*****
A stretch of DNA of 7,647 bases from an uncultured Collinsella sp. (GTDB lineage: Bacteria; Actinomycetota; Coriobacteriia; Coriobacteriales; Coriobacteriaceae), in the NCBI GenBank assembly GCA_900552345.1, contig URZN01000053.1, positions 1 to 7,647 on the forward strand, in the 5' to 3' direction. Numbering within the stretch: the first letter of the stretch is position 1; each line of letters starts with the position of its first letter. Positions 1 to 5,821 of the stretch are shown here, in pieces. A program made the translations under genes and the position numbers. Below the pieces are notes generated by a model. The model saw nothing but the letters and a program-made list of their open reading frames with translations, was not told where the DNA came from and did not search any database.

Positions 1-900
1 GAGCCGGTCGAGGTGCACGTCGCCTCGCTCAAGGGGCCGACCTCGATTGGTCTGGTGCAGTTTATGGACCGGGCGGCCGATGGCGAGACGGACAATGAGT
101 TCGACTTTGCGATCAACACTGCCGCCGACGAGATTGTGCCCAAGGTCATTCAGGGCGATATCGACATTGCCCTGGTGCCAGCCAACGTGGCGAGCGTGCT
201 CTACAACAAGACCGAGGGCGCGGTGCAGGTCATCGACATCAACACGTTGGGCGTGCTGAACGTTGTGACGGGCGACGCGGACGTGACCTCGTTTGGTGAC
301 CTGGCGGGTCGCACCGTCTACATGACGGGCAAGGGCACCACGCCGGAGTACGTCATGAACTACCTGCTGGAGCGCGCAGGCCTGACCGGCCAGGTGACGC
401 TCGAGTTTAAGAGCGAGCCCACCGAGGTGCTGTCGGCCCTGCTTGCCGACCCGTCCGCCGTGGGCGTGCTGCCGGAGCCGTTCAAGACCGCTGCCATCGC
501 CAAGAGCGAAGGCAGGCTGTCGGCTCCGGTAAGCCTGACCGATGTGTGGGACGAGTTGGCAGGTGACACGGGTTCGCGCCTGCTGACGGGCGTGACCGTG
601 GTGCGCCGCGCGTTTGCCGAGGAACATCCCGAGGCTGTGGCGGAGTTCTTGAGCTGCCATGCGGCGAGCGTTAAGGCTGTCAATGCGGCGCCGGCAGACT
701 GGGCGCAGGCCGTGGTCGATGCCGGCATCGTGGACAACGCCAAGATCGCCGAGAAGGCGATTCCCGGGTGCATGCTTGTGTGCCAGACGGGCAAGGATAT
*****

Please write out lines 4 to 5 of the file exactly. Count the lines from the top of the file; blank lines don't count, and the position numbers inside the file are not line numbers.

101 TCGACTTTGCGATCAACACTGCCGCCGACGAGATTGTGCCCAAGGTCATTCAGGGCGATATCGACATTGCCCTGGTGCCAGCCAACGTGGCGAGCGTGCT
201 CTACAACAAGACCGAGGGCGCGGTGCAGGTCATCGACATCAACACGTTGGGCGTGCTGAACGTTGTGACGGGCGACGCGGACGTGACCTCGTTTGGTGAC